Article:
View Full Version : Will 2007 be The Year of Elections?

02-01-2007, 09:24 AM
Will 2007 be The Year of Elections?

The Edmonton Journal
Tuesday, January 02, 2007

Now that we've all digested the New Year's feasting, exercise is on the agenda: political as well as physical.

A third federal election in three years is in the offing; Edmonton's civic election is slated for October; and Alberta's new premier may also choose to seek a mandate before 2007 comes to an end.


Let's look at Stephen Harper first, since his government seems likely to be first on the block. The prime minister's round of old-style pre-election politicking just before Christmas -- $345 million for biofuel development for Western farmers and land given back to Quebec farmers around the now defunct Mirabel airport -- all suggest the government may resist the temptation to wait until it tables a February budget.

Budget Day, with all the attendant news coverage, gives Harper the best opportunity to position himself as champion of an overtaxed middle class. There's plenty of surplus cash that could be used to finance tax cuts, while throwing a little something at both the debt and the provinces. But he may be loath to wait that many weeks, giving Stephane Dion's newly minted Liberal team time to prepare. Also, waiting until Parliament resumes would give the opposition a chance to engineer a defeat. The Clean Air Act, a Tory centrepiece disliked by the other parties, is just one possibility.

Harper still needs a good issue to take to the people. This time, bashing the tired, old Martin Liberals won't be enough; he'll have to run partly on his record, and that's decidedly mixed.

As promised, he cut the GST, put child-care cheques into people's pockets, passed the Accountability Act and held a vote on same-sex marriage. But Harper bungled the environment issue and muddied the waters in the West with his support for Quebec as a nation; his Senate package has little traction beyond Alberta; and so far there's no progress on hospital wait lists.

Dion, meanwhile, has shown surprising skill, taking the environment issue for his own and adroitly uniting the Liberal Party. That could jeopardize Harper's hoped-for breakthrough in Quebec.

Jack Layton's New Democrats, meanwhile, may find themselves in the worst position in 2006: squeezed on the left by a reinvigorated Green Party, but with little to gain politically by propping up the Tories.


Mayor Stephen Mandel and Edmonton's city council have just 10 months left in their mandate, and there are hefty items left on the to-do list.

Late last year, Mandel launched one of his most ambitious projects: finding a better model for relations with metro-area towns and cities. He pulled Edmonton of out the largely dysfunctional Alberta Capital Region Alliance, and with some success began to work on a new grouping. Eleven of the 23 municipalities have so far joined his discussion about alternatives.

The stakes have never been higher, with massive construction projects in upgrader alley set to begin this year. The 4,500 workers who will be busy for about a decade need homes and schools for their families.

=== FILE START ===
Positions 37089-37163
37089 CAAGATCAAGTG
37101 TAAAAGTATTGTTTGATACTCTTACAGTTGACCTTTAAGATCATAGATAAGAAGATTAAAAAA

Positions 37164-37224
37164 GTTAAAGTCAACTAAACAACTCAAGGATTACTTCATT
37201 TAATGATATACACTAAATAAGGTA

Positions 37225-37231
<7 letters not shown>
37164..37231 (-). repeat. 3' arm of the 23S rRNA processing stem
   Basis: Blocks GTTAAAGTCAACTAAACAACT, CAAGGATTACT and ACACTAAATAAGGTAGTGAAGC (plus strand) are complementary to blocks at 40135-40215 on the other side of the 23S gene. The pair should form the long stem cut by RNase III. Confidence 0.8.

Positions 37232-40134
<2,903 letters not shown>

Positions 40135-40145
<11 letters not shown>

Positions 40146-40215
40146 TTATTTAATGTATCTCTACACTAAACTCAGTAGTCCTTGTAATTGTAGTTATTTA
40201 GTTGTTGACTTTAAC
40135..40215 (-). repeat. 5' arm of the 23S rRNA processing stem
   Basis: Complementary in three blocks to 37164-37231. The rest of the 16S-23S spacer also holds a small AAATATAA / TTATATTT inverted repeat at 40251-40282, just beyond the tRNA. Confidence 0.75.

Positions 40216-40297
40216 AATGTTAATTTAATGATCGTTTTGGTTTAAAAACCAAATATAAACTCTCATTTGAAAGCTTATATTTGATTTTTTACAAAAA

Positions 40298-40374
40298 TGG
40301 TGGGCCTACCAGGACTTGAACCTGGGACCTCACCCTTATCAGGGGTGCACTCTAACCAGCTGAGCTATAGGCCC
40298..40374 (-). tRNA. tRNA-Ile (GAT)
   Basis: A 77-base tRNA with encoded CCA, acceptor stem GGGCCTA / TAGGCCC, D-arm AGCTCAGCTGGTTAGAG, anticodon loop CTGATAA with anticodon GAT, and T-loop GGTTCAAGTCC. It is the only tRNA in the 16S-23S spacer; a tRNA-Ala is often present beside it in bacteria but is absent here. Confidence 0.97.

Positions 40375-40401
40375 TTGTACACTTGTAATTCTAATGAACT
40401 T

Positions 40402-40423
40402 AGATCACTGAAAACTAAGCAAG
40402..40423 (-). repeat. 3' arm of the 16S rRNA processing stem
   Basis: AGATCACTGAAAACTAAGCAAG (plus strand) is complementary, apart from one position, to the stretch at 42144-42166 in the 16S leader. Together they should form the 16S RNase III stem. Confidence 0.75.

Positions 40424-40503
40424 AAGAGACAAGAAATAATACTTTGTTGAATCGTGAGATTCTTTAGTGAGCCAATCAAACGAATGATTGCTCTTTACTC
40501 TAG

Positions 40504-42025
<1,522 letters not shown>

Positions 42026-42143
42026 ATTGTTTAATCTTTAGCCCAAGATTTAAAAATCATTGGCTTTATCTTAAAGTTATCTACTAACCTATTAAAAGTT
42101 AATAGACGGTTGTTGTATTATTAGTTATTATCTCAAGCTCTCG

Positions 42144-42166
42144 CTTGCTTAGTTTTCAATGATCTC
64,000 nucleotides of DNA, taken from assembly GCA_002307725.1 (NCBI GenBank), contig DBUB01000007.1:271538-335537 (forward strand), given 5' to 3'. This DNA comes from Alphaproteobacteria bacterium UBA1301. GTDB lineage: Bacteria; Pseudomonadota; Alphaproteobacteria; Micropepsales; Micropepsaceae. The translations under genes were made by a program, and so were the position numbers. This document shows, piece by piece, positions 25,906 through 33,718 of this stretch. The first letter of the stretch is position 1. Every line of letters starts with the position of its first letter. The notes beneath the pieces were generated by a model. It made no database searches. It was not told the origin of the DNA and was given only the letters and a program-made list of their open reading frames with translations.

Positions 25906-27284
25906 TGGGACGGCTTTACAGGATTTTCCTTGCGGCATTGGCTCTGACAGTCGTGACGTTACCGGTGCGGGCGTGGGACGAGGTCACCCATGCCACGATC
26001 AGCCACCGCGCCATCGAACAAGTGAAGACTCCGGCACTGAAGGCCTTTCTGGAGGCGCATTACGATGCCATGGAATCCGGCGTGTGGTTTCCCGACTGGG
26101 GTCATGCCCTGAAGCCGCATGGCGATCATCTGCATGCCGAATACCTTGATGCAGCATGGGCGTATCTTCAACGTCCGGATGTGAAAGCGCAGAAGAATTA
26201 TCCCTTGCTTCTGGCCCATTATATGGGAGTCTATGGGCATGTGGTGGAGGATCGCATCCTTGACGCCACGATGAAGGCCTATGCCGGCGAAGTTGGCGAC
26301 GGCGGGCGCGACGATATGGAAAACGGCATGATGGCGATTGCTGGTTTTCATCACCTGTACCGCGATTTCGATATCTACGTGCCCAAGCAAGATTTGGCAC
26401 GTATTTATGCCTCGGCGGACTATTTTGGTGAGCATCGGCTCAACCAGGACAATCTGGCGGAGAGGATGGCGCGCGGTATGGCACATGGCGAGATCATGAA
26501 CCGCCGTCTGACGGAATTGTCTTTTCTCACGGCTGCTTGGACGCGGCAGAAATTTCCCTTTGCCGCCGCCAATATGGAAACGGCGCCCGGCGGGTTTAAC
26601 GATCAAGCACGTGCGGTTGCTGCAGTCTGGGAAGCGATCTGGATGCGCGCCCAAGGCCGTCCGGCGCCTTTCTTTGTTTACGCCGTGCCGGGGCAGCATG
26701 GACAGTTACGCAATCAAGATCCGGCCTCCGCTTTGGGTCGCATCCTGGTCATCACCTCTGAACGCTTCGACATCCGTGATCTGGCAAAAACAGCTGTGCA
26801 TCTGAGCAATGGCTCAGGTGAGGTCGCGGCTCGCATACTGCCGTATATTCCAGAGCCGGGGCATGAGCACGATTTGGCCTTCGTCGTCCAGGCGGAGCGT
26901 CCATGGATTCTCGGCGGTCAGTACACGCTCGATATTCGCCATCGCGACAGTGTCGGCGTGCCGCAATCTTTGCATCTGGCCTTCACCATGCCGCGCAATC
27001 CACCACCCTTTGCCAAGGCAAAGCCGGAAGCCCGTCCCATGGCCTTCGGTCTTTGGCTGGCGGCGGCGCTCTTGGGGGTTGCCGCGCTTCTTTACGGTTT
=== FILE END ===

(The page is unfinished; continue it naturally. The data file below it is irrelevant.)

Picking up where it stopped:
This is also the year that council will have to find new ways to revitalize older communities as development pressures increase. Without a better planning process, the city is faced with constant community battles.

Last year, municipalities watched helplessly as construction inflation ate into budgets. Premier Ed Stelmach offers a 10-year, $1.4-billion plan to help, but will that be enough?

What was Mandel's most popular move in 2006?

Getting the streets plowed. And his most important leadership move? Getting some housing for first-time homebuyers on surplus school sites.


Stelmach doesn't have to seek a mandate for his new government until at least 2008. But he's heading out on a tour this month to take the pulse of Albertans, and that may influence his election timing.

He's bound to find a lot of uneasiness among Albertans struggling with some aspects of the overheated economy: the lack of housing and its high cost, the shortage of workers and and the desperate need for infrastructure dollars.

Stelmach's low-key, consultative approach is a change in style, but many voters will also be looking for new policy directions. If they don't see any, they may assume the Stelmach Tories are more of the same old government-on-autopilot.

Stelmach has to somehow lure back the 210,000 Tory voters who stayed home in the 2004 election, and he must also worry about a newly revitalized right-wing under former rival and now cabinet minister Ted Morton. Will some of those Morton supporters go to the Alliance? There's also work to be done healing the rifts in the party, especially in Calgary where the PC establishment feels jilted, left out and, well, not in charge anymore. Stelmach's new cabinet puts his northern, rural base front and centre. But it is short on talent from the two big cities. That may leave him vulnerable to the urban-based Liberals and New Democrats.


02-01-2007, 09:30 AM
What was Mandel's most popular move in 2006?

Getting the streets plowed.

Am I the only person who thinks it is a sad commentary that Mandelís most popular move (as per the Edmonton Journals Editorial) is getting the streets plowed?

02-01-2007, 08:18 PM
^ I feel the same way.